Developer: Mindshaft Games, LLC
Publisher: Mindshaft Games, LLC
Release Date: June 25, 2015
When I first looked up Demons with Shotguns on Steam, I was extremely thrilled to learn that the game included local co-op.
The thought took me back to the early 90s when a group of friends would come over, or we’d go over to theirs, and take turns putting our skills to the test on the SNES. When we weren’t facing off against each other in games like Street Fighter II and TMNT: Tournament Fighters, we had each other’s backs in TMNT: Turtles in Time and Streets of Rage. It didn’t require internet and one SNES was enough for everybody.
But on learning that there was no single-player campaign, I was terribly dismayed. I couldn’t help feeling sceptical about how the game was going to turn out. After all, in this day and age, there’s no guarantee that someone will always be available to play the game with you at your place. Thankfully, my ultimate partner in gaming, who happens to be both my best friend and my better half, was more enthusiastic and open-minded in this regard.
He put his arm around my shoulder and smiled encouragingly, “C’mon, let’s just try it out and see. Maybe it’s much better than we think.”
Besides a name as epic and fascinating as “Demons with Shotguns”, what specifically excited him was the opportunity to play against me while being seated beside me.
Both of us were entranced by this grainy-red screen that appeared when we switched on the game, and it made us wonder what lay in store for us.
One of the things I look for in a game is how it introduces itself, and the game’s menu screen truly captivated us both: The starry sky’s dark hues of blue, the line of worn gravestones, an incandescent moon gradually rising from the center of the screen in the background; two badass-looking pixelated characters – a buff, red demon with horns and an Ash (Evil Dead) look-alike. Hovering above them is the game’s title in large and blood-red decrepit stone. I would’ve posted a screenshot, but that isn’t the way to experience this menu screen.
Usually, I’m the first to point it out whenever I try out a new game, but this time he was ahead of me:
“The music’s really good, isn’t it?”
I turned and found him smiling broadly, his eyes still fixed on the screen. This was a pleasant surprise, because he isn’t usually interested in music reminiscent of the 80s. And the menu music really is good; it seems to be a mix of all my favorite newretro artists – Dance with the Dead, Kavinsky, Power Glove, and more.
“Hold on, don’t do anything yet. Let’s listen to the music for a bit.”
The art of the menu screen together with its eerie adrenaline-pumping music really set the atmosphere for the game we were about to begin.
Upon hitting start, we were taken to the character select screen.
As you can see, the game can take up to four players and a minimum of two. There are five characters in all to choose from:
Demon, Death, Deceiver, Nun and…
The preacher is my personal favorite. His story is that he’s lost his faith and is traveling down a dark road after too many bad events in his life. He’s young and edgy, kind of like of Ash, but when his boomstick is loaded, he’s the epitome of badassery in the arena.
There are currently seven game modes, out of which only four were available to us, since the other three are team-based. They’re accessible when you have more than two players.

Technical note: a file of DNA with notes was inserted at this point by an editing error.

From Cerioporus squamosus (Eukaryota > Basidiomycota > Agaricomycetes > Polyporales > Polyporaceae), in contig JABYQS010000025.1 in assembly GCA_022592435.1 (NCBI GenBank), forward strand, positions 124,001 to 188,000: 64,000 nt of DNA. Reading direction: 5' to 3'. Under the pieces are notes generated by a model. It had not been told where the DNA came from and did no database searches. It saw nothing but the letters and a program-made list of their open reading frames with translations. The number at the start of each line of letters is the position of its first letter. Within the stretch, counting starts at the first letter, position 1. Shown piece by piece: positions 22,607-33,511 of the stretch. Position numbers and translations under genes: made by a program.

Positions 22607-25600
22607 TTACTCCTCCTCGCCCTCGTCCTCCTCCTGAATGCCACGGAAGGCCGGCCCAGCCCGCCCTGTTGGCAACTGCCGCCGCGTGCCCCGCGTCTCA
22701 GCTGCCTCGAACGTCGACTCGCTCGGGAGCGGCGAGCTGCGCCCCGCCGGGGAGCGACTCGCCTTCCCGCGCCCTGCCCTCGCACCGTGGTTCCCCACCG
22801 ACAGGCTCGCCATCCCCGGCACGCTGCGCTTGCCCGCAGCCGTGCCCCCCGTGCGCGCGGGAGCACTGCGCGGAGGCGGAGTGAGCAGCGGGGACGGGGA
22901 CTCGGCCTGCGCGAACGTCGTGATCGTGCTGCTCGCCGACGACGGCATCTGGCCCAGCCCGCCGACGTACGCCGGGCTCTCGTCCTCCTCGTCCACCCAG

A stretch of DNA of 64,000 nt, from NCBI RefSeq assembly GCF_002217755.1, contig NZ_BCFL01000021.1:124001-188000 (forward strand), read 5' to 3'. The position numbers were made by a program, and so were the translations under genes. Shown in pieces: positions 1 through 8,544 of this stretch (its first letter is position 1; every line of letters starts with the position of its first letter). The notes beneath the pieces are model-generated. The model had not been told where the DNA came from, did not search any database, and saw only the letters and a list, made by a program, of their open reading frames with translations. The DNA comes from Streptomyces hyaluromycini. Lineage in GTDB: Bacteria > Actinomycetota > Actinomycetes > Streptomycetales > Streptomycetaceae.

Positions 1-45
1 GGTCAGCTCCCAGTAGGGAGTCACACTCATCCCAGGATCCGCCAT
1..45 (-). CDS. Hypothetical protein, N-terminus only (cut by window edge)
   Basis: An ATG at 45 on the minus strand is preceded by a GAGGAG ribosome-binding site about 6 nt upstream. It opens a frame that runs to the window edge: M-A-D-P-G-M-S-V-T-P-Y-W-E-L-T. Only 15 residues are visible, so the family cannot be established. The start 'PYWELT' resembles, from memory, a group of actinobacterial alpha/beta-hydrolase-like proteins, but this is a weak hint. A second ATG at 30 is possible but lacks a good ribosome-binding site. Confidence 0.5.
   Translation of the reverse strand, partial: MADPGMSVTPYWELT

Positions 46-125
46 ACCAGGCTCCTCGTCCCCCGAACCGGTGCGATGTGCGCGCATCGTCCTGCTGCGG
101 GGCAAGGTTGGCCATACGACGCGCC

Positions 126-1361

We chose Deathmatch and were then taken to the level select screen.
So far, the game consists of four environments:
Each of these have ten different maps, so that’s 40 stages in all! If you can’t decide on a stage or you just want to jump into the game, you can select the “Random” screen, which will decide for you.
Earlier, when the game had a total of four characters, Mindshaft’s blog reported that the plan was to make environments based on each of the four characters. For instance, the cemetery is Death’s environment. It is a long lost Civil War era cemetery, roaming with zombies and with labyrinths filled with booby traps. It remains to be seen whether they’ll add a fifth environment for the fifth character – the blog spoke of a dusty Texas town being one of the possible environments.
The game seems to be full of choices, but these choices are made a lot faster than it reads.
I initially thought this screen was for loading purposes until I found an option in the menu that allowed you to skip this and go straight to the stage. The screen lasts for around 30 seconds. I suspect it’s just an opportunity to experiment with the controls and let you warm up those fingers, because man, does it get intense in the arena.
Announcer: “FRAG EM ALL.”
The announcer, in my opinion, is important to the shoot ‘em up game experience. He prompts the players and sets the tone for the match. In this game, the announcer reminded me a little of the announcer we had in Unreal Tournament 2003, except this one has an otherworldly tone, just like he should.
When they called this a fast-paced 2D platformer, they weren’t kidding. The characters move so swiftly and so smoothly, and the game is designed in such a way as to keep you moving on your “feet”. The adrenaline-pumping soundtrack adds to the urgency of the fight.
As mentioned in the title, your primary weapon is a shotgun that projects its bullets in threes with each shot. Your secondary weapon is explosive holy water (who woulda thought?). It’s blue liquid in a laboratory flask and you sort of pitch it to your enemy. If it finds its target, it blows them up in one go. Damage by the shotgun, on the other hand, depends on your distance from your opponent and his health. If you’re close enough, all it takes is one shot to blow him to bits. If you’re a little far away, it’ll take multiple shots.
[Note: the game is much larger in size than it appears in the gifs here, of course.]
We initially took the supply for ammo and holy water for granted, since there were no indicators at the top. It really wasn’t long before we ran out of both, because we were wrecklessly firing at each other. In fact, both of us cried, “Oh shit, I’m out of ammo!” at exactly the same time. We both began scrambling for ammo, hoping to find it before the other did.